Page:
It All Comes Down to This by Karen English (July 7, Clarion Books): Set in 1965, twelve-year-old Sophie is facing a season of change: her sister Lily is leaving for college, her parent’s marriage is on the rocks, and she’s the new black kid in a nearly all-white neighborhood. As Sophie navigates these changes, the Watts riots disrupt the neighborhood and serve as a background of unrest and racial tension throughout the book. A powerful middle grade story about growing up, identity, and finding your place in the world.

Michelle Hart

A Life of Adventure and Delight by Akhil Sharma (July 11, W. W. Norton Company): Akhil Sharma was awarded the Folio Prize for Fiction and the IMPAC Dublin Award for his autobiographical novel, Family Life, about a family of Indian immigrants who, upon arriving in America, experience great tragedy. As immense as that book felt on an emotional level, it was astonishingly restrained. Sharma’s prose is at once exacting and propulsive, perfect for the short story form. A Life of Adventure and Delight, his first collection, comprises work published before and after Family Life, and is a bleak and comedic look at the sociocultural and sexual mores of contemporary Indian life. In one story, a graduate student new to America becomes addicted to the thrill of hiring prostitutes off the internet. In another, a wife in an arranged marriage wakes up one morning and wonders if she is actually in love with her husband. Perhaps the strongest aspect of the collection is Sharma’s willingness to let his characters be abhorrent; they are all complicated, not above reproach.

Jessica Yang

The Savage Dawn by Melissa Grey (July 11, Delacorte Press): I’ve been in love with The Girl at Midnight series since book one, and I’m super excited for the third book! The series, which you should really read from the start, is set in a world where Avicen, magical people with feather hair live hidden. The hero, Echo, is a scrappy library dweller who’s been adopted by the Avicen. When she’s caught up in a war between the Avicen and Firedrakes, she discovers she’s the key to saving them all.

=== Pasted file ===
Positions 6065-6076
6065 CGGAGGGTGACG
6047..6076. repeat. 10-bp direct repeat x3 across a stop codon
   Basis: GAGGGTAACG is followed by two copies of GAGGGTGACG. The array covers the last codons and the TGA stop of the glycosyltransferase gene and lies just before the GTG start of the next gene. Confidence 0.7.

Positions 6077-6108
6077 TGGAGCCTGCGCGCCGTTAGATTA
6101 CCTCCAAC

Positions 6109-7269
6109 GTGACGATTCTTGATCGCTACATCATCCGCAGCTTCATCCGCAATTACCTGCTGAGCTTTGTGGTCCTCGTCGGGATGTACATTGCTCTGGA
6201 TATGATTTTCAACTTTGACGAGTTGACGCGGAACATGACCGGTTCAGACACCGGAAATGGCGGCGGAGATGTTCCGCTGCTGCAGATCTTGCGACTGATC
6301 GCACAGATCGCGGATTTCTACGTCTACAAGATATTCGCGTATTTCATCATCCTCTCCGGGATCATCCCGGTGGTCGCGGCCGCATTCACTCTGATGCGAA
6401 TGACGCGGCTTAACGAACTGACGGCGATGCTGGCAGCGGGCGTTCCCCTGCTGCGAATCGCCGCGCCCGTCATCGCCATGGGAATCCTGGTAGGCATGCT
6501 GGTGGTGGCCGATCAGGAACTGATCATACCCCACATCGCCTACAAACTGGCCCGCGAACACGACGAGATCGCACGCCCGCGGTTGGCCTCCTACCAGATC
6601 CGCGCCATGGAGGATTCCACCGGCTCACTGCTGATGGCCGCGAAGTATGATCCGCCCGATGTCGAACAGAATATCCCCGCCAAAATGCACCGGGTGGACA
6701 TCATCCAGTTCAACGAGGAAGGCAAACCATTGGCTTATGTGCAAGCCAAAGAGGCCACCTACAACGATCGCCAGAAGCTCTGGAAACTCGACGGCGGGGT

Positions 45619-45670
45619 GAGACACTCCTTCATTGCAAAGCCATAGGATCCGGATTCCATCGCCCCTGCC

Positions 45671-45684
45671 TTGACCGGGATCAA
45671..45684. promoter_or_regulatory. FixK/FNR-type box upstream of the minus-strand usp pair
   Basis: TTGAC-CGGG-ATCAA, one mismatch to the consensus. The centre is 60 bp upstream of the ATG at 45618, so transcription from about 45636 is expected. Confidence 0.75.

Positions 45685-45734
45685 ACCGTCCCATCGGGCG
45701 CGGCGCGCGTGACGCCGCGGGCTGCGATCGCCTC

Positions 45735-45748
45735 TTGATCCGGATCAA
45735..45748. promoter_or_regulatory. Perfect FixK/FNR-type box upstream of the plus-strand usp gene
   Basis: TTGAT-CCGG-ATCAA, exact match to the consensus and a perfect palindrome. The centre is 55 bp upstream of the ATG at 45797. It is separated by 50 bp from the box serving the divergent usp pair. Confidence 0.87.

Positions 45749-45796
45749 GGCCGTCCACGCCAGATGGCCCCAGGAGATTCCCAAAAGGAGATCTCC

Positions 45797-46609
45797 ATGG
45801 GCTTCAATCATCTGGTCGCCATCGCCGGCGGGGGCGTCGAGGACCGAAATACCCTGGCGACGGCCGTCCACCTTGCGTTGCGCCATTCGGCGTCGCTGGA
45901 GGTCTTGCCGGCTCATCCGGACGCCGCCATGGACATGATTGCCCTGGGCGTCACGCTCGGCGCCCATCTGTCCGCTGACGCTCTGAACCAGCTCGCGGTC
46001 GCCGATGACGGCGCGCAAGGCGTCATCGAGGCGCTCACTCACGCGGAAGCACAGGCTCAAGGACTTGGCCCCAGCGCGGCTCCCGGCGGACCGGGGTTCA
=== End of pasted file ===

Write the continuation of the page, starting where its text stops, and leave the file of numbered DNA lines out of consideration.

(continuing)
Alison Doherty

The Gallery of Unfinished Girls by Lauren Karcz  (July 25, HarperTeen): There are lots of great debut YA authors coming out with books this summer, but I think this is the one I’m most excited about. Teenage Mercedes Moreno has a lot going on. She’s an artist with a serious case of painter’s block, a granddaughter who wants to be with her sick abuela who lives in Puerto Rico, and a girl in love with her best friend, Victoria. All this real life drama, plus a big dose of magical realism? I am here for it. Very excited to get my hands on this book by the end of the month!

Trisha Brown

Hate to Want You by Alisha Rai (July 25, Avon): In a genre well-known – and regularly dismissed – for being formulaic, Alisha Rai’s style defies easy categorization. Her romance is both soapy and gritty. Her stories are anchored in genuine conflict and tension, but there’s a wry humor in her dialogue as well. She doesn’t shy away from vulnerability or kinky sex, and sometimes she writes both at the same time. Basically, she does whatever she wants in crafting her stories, and she does it really, really well. Hate to Want You has all of the elements of a Shakespearean drama – tragic past, complicated romance, warring families – but with a happier ending and a much better cover than I’ve ever seen on Romeo and Juliet.